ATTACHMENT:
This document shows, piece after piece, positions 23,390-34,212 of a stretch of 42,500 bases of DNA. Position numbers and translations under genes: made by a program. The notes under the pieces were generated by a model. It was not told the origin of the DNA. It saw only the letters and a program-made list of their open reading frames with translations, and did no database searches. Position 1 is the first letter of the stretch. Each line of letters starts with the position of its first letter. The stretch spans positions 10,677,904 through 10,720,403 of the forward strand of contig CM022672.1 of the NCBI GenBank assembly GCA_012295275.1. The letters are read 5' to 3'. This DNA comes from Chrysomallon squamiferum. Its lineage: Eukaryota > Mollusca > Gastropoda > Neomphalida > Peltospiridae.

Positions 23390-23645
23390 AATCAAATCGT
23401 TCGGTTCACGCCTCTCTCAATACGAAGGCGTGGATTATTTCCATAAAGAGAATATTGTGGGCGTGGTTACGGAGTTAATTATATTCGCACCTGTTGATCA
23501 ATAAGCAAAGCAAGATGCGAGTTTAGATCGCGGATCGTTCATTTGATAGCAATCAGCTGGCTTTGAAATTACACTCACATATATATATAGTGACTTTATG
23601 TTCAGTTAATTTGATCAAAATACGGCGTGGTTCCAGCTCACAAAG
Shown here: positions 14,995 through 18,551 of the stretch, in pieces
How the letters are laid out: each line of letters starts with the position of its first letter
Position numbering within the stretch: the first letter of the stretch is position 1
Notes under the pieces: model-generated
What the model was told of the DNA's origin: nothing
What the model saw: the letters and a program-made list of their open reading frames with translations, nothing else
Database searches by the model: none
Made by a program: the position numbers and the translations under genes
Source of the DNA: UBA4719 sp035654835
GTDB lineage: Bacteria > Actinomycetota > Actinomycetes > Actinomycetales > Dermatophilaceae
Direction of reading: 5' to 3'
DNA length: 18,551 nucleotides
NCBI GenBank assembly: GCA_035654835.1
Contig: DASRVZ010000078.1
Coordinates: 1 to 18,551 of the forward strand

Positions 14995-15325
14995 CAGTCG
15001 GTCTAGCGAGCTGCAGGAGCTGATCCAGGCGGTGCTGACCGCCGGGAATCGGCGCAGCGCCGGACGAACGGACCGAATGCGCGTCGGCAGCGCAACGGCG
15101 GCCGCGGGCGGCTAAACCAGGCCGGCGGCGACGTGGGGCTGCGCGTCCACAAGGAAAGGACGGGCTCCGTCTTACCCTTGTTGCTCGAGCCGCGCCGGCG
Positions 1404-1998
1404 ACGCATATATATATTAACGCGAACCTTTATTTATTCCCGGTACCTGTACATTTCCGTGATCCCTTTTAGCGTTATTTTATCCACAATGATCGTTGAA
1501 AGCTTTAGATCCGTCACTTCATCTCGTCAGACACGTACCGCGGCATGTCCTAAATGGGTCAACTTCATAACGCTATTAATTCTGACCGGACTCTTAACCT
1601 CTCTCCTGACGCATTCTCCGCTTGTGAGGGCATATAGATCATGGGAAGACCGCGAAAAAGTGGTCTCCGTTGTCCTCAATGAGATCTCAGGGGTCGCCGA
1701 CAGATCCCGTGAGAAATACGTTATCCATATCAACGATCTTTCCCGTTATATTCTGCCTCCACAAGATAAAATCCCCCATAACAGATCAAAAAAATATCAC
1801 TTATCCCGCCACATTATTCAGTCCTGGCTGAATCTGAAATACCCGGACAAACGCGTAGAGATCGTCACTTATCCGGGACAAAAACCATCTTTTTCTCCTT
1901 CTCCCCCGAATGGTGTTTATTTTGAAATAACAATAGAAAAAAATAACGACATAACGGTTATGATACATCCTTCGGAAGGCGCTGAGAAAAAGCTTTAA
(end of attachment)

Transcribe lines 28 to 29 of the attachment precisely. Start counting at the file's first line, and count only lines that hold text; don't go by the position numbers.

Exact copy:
1501 AGCTTTAGATCCGTCACTTCATCTCGTCAGACACGTACCGCGGCATGTCCTAAATGGGTCAACTTCATAACGCTATTAATTCTGACCGGACTCTTAACCT
1601 CTCTCCTGACGCATTCTCCGCTTGTGAGGGCATATAGATCATGGGAAGACCGCGAAAAAGTGGTCTCCGTTGTCCTCAATGAGATCTCAGGGGTCGCCGA